AP Pharma's APF530 Poised To Return To FDA Review

| About: Heron Therapeutics, (HRTX)

AP Pharma (APPA.OB) intends to resubmit the New Drug Application (NDA) for APF530 in 1H12 after working quietly and diligently on addressing all the issues raised in a March 2010 complete response letter (CRL), which the FDA issued in response to the original NDA filing (May 2009). Investors seemed to have lost focus on AP Pharma since the setback at FDA, but our expectation is that recent developments in the chemotherapy-induced nausea and vomiting (CINV) marketplace and the expected re-filing and approval should renew investor enthusiasm in 2012.

APF530 is a long-acting subcutaneous formulation of granisetron that has the potential to follow Aloxi (palonostron), an intravenous product, as the second injectable drug to treat patients for the prevention of both acute and delayed onset CINV. Should APF530 get approved, it would be the only other 5HT-3 antagonist with this broad indication (acute and delayed onset).

In 2010, the market leader Aloxi, with ~50% share, generated $423MM in net sales for Eisai (TSE-45230). By next year, the total U.S. market potential for CINV therapies is estimated at ~$850MM, yet this is an area of chemotherapy supportive care that investors have stopped focusing on since the December 2007 acquisition of MGI Pharma by Eisai for $3.9 billion and the loss of a way to play CINV. Now, with the expected resubmission of the APF530 NDA and recent developments in the CINV marketplace [Aloxi patents now out to 2024 and Safety Announcement for Zofran (ondansetron)], investors now have a compelling story in AP Pharma that is gaining momentum into 2012.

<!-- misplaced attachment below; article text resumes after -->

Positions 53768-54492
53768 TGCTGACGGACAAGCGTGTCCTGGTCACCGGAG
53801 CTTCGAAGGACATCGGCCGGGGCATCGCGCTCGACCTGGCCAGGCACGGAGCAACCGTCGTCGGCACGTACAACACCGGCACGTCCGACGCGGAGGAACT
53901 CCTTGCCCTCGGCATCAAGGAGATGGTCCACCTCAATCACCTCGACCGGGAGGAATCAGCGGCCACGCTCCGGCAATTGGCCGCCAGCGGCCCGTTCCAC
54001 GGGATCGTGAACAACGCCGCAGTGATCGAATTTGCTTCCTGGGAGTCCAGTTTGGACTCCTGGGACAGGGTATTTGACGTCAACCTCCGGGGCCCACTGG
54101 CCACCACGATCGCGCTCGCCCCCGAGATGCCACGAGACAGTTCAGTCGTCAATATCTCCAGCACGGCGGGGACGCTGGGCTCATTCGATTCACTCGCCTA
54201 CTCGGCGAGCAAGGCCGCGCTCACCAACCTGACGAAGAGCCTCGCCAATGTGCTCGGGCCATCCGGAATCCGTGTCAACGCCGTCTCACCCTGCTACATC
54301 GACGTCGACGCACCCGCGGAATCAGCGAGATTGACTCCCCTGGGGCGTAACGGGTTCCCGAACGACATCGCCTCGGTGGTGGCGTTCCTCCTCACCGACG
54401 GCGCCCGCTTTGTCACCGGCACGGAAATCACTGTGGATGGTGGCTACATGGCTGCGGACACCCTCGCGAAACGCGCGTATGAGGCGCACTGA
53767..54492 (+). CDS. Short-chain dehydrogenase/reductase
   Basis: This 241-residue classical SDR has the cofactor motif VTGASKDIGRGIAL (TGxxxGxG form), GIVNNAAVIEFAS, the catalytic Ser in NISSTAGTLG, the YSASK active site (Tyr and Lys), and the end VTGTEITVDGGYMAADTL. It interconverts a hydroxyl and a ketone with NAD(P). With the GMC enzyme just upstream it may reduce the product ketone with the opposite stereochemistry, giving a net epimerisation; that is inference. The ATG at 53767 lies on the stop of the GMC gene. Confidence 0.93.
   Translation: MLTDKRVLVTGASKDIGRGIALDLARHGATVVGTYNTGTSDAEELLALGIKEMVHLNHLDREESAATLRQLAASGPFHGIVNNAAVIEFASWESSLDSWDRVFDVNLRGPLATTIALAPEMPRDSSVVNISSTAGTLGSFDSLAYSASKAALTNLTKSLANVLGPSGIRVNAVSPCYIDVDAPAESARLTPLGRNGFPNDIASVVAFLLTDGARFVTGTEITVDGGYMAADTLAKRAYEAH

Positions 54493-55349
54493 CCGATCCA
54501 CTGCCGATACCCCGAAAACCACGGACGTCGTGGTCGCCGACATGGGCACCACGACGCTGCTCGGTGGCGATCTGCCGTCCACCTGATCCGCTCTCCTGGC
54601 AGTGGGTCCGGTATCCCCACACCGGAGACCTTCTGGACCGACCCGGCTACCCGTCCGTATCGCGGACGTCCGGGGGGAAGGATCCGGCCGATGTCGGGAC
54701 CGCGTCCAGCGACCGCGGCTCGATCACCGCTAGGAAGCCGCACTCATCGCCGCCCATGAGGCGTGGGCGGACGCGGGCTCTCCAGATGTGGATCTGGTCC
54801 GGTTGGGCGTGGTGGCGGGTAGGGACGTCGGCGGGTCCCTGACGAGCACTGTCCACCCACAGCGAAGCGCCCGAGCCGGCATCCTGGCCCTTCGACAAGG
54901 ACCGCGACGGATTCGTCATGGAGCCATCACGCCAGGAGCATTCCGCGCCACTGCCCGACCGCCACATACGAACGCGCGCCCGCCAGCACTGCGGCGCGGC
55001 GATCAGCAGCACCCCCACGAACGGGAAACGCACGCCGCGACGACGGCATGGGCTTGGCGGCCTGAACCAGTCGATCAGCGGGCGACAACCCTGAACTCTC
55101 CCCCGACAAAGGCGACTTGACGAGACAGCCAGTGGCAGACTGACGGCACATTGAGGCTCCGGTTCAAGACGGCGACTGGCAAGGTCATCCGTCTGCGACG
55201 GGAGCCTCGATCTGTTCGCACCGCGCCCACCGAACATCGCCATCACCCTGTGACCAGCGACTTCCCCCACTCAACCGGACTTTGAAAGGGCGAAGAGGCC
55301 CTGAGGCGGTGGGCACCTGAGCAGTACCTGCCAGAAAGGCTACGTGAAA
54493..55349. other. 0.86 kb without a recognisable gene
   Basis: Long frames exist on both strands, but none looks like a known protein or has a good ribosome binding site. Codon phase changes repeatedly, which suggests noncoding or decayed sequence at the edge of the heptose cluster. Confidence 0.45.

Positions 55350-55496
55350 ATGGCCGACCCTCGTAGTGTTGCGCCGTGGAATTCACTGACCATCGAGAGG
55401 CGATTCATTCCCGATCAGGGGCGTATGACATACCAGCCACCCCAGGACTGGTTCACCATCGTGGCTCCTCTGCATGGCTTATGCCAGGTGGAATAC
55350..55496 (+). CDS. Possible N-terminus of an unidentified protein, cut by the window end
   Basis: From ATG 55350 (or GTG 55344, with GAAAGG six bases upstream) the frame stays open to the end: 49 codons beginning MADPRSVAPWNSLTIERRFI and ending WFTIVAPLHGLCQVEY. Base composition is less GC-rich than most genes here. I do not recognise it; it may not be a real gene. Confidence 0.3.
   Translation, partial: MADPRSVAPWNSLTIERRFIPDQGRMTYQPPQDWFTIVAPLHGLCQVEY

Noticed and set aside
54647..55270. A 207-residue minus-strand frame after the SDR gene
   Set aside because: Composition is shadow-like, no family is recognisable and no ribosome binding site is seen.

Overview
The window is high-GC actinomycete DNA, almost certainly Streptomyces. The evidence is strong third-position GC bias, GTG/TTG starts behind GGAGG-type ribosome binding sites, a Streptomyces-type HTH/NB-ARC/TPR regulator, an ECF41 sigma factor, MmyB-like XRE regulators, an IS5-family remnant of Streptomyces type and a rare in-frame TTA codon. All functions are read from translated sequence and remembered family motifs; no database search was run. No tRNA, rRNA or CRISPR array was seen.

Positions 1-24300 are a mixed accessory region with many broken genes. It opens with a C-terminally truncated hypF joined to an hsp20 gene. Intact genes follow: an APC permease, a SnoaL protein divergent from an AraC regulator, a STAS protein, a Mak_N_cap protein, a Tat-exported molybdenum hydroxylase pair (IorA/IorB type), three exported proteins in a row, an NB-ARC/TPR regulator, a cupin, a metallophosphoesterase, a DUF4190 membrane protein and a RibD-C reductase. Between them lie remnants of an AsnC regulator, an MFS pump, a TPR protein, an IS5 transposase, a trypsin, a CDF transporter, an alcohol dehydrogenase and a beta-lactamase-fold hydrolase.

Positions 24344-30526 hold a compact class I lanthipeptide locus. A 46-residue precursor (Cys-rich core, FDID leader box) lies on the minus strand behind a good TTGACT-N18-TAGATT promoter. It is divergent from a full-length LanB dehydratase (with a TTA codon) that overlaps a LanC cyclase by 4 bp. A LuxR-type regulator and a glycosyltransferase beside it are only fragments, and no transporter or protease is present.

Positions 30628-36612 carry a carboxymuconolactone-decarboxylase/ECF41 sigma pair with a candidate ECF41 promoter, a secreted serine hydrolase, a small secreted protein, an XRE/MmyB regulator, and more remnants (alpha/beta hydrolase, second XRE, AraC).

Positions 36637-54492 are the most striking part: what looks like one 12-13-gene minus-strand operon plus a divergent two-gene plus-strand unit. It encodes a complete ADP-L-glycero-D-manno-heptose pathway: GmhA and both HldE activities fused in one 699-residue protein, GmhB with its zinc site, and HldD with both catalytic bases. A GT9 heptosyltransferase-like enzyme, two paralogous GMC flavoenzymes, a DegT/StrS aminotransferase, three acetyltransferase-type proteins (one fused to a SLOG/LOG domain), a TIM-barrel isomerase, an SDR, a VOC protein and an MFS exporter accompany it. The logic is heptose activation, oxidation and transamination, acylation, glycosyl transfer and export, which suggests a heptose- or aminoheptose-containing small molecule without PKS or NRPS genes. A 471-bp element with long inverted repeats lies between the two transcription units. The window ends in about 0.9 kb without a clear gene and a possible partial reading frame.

In the APF530 CRL, FDA raised issues in three main areas, which include the dosing system, chemistry, manufacturing and controls (CMC), and various clinical/statistical aspects. Importantly, FDA requested no additional clinical efficacy studies. AP Pharma ran the largest Phase III studies of its kind for chemotherapy-induced nausea and vomiting and the study demonstrated statistical non-inferiority to market leader Aloxi, and numeric superiority on several important measures.

Prior to the two end-of-review meetings with FDA in February and March of 2011, AP Pharma took the necessary steps to address the issues raised by FDA. Overall, the dosing system was made simpler and more convenient. The double-syringe system was changed to a single-syringe system, a smaller needle was substituted, and the dosing instructions were enhanced. In response to the CMC issues, drug irradiation was switched from bulk to terminal and additional specifications and an assay for raw materials, polymer and drug product were made. Lastly, a metabolism study was initiated, the Phase III presentation format was updated, and a thorough QT study was initiated in August 2011.

Since 2010, the CINV market has become much more attractive for potential new entrants, like APF530. Until this summer, Aloxi was expected to go generic in 2015. To our surprise, three patents directed to various formulations of Aloxi that provide increased stability and shelf life were approved by the U.S. Patent Office and extend the patent life into 2024. These patents, which are now Orange Book listed, give Aloxi another decade of protection. This bodes well for the health of the CINV marketplace and the commercial prospects of APF530. Should APF530 gain approval, it is now expected to compete in a branded price marketplace until 2024. Investors had been worried that an introduction of generic Aloxi in 2015 would erode the marketplace; this overhang has been lifted.